Knowing you have your expenses covered with guaranteed income for the rest of your life may make you feel more comfortable investing the rest of your money more aggressively — which could help the rest of your portfolio grow for the future and provide more money to cover other expenses, keep up with inflation, and leave an inheritance for your heirs or a charity.

Or you may decide that you don’t want to tie up that much money in an immediate annuity now, especially since interest rates are so low. Another option is to ladder annuities. You could invest enough to cover a portion of your expenses now, and then invest more money in an annuity in a few years, which can also help you cover rising costs from inflation. The annual payouts will be higher at that point because you’re older. For example, a 65-year-old man who invests $50,000 in an immediate annuity now could receive $242 per month, and a 70-year-old who invests $50,000 could receive $282.50 per month. And the payouts could be even higher by the time you are 70 years old if interest rates rise by then.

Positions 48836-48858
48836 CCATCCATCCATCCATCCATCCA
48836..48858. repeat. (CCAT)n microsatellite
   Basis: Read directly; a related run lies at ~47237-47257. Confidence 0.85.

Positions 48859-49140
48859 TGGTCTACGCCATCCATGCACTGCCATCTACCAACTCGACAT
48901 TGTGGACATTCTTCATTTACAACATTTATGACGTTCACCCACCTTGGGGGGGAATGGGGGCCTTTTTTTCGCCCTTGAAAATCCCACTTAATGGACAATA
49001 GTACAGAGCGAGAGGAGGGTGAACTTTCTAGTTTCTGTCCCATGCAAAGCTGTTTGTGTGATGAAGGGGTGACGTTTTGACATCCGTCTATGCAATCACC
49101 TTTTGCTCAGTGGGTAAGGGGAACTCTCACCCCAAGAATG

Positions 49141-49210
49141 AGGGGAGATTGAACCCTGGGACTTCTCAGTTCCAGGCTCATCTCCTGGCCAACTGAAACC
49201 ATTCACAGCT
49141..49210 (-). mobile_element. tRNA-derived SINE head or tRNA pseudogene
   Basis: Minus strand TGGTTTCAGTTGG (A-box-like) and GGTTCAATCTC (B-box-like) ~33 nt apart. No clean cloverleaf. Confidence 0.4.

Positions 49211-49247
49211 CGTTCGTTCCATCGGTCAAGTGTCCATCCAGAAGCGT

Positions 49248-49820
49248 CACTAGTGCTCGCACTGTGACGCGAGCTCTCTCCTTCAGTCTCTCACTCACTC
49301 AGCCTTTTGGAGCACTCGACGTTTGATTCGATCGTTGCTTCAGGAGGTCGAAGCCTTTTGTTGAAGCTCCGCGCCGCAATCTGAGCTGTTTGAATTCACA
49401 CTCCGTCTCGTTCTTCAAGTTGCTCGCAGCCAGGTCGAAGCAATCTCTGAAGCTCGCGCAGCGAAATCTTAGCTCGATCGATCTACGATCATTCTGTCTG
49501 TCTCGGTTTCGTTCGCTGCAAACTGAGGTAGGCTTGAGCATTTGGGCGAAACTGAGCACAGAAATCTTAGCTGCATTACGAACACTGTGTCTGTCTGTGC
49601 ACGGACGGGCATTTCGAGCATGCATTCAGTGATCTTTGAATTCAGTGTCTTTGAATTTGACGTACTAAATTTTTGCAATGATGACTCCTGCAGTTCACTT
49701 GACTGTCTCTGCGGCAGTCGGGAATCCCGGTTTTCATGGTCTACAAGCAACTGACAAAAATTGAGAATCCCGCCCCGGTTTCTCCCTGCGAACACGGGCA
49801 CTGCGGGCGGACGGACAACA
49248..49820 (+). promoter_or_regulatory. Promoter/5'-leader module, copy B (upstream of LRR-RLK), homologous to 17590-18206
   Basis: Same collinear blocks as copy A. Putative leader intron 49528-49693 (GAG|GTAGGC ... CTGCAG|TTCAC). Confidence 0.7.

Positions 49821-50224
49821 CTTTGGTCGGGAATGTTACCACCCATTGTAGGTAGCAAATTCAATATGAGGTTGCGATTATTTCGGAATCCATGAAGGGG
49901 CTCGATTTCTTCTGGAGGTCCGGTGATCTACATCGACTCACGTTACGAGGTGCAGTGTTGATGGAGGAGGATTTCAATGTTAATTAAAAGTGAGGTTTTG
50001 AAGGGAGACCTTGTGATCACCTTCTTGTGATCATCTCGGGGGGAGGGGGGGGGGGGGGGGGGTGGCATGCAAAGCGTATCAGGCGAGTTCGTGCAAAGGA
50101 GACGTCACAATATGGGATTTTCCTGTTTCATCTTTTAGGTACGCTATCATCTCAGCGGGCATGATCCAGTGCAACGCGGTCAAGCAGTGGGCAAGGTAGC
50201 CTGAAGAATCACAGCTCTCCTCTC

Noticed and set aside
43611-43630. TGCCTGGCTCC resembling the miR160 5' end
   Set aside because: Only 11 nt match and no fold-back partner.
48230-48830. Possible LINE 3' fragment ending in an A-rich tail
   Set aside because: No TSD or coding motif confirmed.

Longevity insurance. The biggest risk that an income annuity protects you against is longevity risk — the possibility that you’ll outlive your savings. Without a source of guaranteed income, you could run out of money in your 80s or 90s if you underestimate your life expectancy when calculating how much you can afford to withdraw from your savings in retirement. But longevity risk isn’t as much of a concern in the early years of retirement, so you might not need that guaranteed income until later. In that case, you may want to consider a deferred-income annuity (also called “longevity insurance”), which doesn’t start to pay out until your 70s or 80s but can provide much higher monthly income at that point.